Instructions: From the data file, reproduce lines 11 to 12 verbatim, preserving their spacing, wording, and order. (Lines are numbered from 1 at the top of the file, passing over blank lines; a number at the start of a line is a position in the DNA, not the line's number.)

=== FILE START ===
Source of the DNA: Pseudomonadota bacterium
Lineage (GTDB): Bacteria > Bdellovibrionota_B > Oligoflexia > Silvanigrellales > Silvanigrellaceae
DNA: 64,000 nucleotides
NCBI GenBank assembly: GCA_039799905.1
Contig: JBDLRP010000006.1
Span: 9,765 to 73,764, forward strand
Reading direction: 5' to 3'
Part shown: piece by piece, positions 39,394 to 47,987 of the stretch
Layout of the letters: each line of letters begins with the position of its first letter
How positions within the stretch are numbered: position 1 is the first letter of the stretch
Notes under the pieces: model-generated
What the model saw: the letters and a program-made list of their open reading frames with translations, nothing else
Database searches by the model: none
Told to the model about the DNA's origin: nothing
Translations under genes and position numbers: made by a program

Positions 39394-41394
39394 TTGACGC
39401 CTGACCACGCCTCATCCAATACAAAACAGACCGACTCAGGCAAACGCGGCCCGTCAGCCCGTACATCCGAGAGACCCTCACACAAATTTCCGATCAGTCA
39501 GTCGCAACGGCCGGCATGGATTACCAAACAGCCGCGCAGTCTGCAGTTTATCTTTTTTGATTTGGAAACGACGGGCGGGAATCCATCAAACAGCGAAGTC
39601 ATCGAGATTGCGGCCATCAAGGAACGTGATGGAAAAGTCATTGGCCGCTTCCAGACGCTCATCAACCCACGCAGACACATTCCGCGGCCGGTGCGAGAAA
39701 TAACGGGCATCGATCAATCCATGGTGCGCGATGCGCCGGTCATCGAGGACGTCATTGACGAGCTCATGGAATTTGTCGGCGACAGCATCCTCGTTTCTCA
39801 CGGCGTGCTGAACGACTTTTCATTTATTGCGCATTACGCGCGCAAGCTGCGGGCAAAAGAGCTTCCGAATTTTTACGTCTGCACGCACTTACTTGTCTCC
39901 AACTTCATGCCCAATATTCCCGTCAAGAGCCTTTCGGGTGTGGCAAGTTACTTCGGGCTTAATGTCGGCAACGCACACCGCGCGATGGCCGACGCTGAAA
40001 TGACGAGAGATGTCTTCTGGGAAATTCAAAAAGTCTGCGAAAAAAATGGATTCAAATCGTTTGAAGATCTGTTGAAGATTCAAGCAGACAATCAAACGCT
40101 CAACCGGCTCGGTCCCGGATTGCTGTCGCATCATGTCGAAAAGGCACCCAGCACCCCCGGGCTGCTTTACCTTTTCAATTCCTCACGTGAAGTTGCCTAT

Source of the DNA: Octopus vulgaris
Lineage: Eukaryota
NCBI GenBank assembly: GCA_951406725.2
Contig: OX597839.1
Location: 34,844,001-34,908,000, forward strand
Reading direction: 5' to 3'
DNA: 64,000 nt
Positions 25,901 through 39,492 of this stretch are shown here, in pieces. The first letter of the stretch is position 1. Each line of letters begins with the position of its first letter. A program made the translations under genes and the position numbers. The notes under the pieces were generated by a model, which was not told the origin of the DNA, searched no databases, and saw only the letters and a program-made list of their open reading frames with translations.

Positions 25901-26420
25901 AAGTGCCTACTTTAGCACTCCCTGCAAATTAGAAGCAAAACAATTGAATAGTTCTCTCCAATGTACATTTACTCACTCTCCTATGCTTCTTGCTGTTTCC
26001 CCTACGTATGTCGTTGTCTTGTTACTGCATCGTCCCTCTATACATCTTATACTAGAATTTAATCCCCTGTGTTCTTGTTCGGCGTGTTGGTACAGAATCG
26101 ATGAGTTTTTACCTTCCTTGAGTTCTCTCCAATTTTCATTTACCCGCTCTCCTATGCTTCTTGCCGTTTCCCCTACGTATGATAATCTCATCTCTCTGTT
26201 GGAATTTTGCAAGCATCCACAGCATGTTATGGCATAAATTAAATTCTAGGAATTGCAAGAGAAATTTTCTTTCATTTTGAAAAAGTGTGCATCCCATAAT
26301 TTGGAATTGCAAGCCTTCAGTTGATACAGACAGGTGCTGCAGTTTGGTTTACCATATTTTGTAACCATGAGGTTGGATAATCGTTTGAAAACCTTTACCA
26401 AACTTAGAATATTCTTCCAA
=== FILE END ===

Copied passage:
Notes under the pieces: model-generated
What the model saw: the letters and a program-made list of their open reading frames with translations, nothing else